Even though it’s 2019, I’m finding more and more that cholesterol is still widely misunderstood as an “evil” lab value leading you to adopt a low or fat-free tasteless diet and/or place you within the population of folks taking cholesterol lowering medication (which has serious side effects!)

After all – haven’t we been conditioned to believe that all cholesterol is bad and high cholesterol leads to hardening of the arteries, heart disease and heart attacks? Twenty years ago, I would have agreed.

But years of reading peer reviewed literature has confirmed my belief that cholesterol isn’t so much the problem that needs addressing.  How do we explain this? Ask anyone who avoids foods that contain cholesterol (like eggs and cheese).  They all have the same complaint: “I cut out all of the foods my doctor told me are high in cholesterol for months and when he re-tested my labs – I still have high cholesterol.” What gives?

What Causes High Cholesterol

To understand the causes of high cholesterol, let’s discuss the misconceptions first. We’ve been led to believe for so long that dietary cholesterol places you at risk for heart disease (or other cardiovascular event such as atherosclerosis) which is why everyone stopped eating egg yolks in the 80’s and 90’s (remember that?)

But we now know that several factors such as inactivity, diabetes, stress and hypothryroidism all impact cholesterol levels, with a “poor diet” making the top of the list. When we talk about a poor diet, we are referring to the Standard American Diet which is highly inflammatory, elevates bad cholesterol (LDLs) and lowers good cholesterol (HDLs).

How Inflammation Causes Cholesterol to Rise

When high levels of cholesterol occur in the bloodstream, excess bad cholesterol begins to seep into the inner wall of the artery. (1) But, cholesterol itself wouldn’t be as scary of lab value without inflammation at play. If you have been following me for any amount of time you know I firmly believe that inflammation is the root cause of most disease and heart disease is no exception. It’s the intense inflammation that excess bad cholesterol creates which leads to plaque, rupture, and clots and unfortunately strokes and heart attacks. (2).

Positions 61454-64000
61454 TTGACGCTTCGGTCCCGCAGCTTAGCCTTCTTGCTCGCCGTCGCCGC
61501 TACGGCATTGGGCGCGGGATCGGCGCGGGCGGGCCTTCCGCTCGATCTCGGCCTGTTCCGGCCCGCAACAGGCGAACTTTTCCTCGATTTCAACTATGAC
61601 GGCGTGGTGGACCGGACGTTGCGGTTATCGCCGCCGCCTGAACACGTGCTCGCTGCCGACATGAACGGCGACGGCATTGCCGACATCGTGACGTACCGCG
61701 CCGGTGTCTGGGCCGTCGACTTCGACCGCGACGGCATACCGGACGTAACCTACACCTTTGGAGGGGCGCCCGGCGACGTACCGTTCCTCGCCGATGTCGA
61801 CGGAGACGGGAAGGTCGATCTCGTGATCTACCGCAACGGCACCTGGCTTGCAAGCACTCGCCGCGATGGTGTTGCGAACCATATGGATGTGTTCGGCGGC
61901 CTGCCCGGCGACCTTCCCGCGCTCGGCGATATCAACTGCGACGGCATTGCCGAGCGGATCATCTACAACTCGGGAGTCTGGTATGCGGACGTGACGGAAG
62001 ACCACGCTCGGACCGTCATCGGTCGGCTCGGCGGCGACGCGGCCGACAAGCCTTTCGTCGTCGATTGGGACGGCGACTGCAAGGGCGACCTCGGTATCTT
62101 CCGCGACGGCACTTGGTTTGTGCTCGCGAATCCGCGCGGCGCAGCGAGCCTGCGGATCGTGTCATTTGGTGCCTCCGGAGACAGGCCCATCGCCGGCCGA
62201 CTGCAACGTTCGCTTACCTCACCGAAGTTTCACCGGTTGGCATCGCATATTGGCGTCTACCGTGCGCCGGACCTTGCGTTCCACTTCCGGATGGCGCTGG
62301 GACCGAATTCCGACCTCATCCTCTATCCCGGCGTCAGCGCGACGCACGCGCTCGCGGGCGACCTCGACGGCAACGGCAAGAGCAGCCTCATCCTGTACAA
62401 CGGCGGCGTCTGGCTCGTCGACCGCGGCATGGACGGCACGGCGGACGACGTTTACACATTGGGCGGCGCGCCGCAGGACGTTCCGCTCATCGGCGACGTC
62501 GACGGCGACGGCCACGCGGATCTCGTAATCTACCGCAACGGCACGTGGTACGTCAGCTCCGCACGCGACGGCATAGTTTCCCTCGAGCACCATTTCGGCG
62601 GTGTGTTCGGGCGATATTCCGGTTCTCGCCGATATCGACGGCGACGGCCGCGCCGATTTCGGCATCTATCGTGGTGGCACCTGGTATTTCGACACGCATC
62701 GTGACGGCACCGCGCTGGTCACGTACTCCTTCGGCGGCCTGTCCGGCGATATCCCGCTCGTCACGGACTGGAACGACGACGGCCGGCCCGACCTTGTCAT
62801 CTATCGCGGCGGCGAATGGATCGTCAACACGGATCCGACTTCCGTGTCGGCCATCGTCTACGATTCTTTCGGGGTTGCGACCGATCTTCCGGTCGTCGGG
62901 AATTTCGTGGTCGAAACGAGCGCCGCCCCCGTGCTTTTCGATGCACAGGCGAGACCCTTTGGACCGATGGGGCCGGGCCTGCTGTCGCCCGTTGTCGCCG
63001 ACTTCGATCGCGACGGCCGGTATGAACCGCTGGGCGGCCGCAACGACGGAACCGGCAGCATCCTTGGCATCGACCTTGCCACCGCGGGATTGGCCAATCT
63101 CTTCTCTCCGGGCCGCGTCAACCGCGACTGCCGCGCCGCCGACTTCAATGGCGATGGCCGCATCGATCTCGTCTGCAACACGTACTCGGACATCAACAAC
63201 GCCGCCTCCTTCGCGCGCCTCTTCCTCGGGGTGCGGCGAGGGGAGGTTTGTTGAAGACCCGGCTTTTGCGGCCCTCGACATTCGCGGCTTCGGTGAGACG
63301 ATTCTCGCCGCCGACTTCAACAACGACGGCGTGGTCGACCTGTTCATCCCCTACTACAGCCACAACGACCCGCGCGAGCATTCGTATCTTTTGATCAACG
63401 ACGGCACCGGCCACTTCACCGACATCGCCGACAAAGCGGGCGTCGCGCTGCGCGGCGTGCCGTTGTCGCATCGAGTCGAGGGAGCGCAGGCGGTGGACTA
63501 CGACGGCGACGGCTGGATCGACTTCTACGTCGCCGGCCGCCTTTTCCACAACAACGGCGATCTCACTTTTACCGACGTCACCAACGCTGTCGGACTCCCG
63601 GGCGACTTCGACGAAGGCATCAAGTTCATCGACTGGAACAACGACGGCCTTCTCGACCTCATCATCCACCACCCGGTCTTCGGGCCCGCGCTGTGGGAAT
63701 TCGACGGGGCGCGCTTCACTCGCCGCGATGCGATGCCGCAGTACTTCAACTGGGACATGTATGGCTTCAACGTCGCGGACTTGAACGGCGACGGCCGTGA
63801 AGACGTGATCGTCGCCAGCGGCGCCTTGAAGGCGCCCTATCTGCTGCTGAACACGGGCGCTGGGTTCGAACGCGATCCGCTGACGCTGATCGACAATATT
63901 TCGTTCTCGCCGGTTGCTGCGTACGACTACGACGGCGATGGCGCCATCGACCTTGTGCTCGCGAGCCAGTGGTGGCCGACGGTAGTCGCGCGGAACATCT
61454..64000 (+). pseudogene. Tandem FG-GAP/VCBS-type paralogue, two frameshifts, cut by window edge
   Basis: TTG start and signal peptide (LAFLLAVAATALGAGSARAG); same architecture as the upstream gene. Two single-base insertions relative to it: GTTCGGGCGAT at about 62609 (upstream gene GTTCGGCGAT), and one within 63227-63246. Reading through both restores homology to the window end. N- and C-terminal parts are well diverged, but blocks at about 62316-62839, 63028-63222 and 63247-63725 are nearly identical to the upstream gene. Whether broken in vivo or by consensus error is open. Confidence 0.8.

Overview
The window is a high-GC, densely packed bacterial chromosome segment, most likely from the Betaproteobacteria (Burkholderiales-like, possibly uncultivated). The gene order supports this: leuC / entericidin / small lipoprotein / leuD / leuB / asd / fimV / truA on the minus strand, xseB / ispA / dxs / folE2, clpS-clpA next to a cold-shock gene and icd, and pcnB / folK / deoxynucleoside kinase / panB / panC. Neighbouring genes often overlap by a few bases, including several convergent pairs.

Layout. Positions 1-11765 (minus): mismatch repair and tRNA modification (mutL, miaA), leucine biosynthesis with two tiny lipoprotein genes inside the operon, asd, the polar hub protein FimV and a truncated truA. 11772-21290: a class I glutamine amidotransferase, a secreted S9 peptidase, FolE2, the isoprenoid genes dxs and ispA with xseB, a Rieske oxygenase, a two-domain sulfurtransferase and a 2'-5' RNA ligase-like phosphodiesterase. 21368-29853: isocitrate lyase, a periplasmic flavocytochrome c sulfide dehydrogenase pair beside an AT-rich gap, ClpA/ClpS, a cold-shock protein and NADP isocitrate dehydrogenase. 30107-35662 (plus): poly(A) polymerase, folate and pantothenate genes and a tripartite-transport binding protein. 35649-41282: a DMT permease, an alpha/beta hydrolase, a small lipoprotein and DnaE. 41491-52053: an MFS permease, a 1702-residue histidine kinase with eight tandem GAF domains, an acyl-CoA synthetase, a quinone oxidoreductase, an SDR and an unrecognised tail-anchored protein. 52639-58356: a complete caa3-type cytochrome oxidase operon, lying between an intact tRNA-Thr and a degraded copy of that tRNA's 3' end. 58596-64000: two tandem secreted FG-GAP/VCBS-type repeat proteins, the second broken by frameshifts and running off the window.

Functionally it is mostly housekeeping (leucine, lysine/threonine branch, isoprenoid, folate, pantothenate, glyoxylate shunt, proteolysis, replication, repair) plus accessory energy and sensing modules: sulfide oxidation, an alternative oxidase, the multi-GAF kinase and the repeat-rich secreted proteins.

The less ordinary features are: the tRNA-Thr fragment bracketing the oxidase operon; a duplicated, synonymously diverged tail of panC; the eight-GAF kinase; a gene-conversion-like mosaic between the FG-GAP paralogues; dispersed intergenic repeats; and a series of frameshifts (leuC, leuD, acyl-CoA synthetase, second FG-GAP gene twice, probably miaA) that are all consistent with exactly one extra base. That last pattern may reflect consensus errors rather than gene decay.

Eggs and Heart Disease

For decades we believed that a high-fat, high cholesterol diet equals high “blood” cholesterol levels. Thankfully through extensive research, we now know there is no evidence that supports the role of dietary cholesterol in the development of heart disease and that eating eggs is actually recommended as part of a balanced diet. (3) Granted there are some folks that simply have an increased risk for heart disease (diabetics, etc.) and will obviously consume less dietary cholesterol as a precaution, but for everyone else, eating plenty of foods containing healthy fats (like eggs!) will increase HDLs (good cholesterol).

The True Problem: Trans-fat

Finally, maintaining healthy blood cholesterol requires avoiding trans-fats. Processed, convenience, packaged and fast foods are notorious for containing trans-fats like genetically modified (GMO) cooking oil known as “hydrogenated oil.” Trans-fats are proven to cause high blood cholesterol by increasing LDLs (bad cholesterol) and creating plaque (atherosclerosis). (4)

Foods to Avoid for High Cholesterol

By now you are probably gaining a sense that there are foods we can eat which will either raise or lower bad cholesterol (LDLs). The key to keeping bad cholesterol (LDLs) low is to avoid the following foods which are highly inflammatory: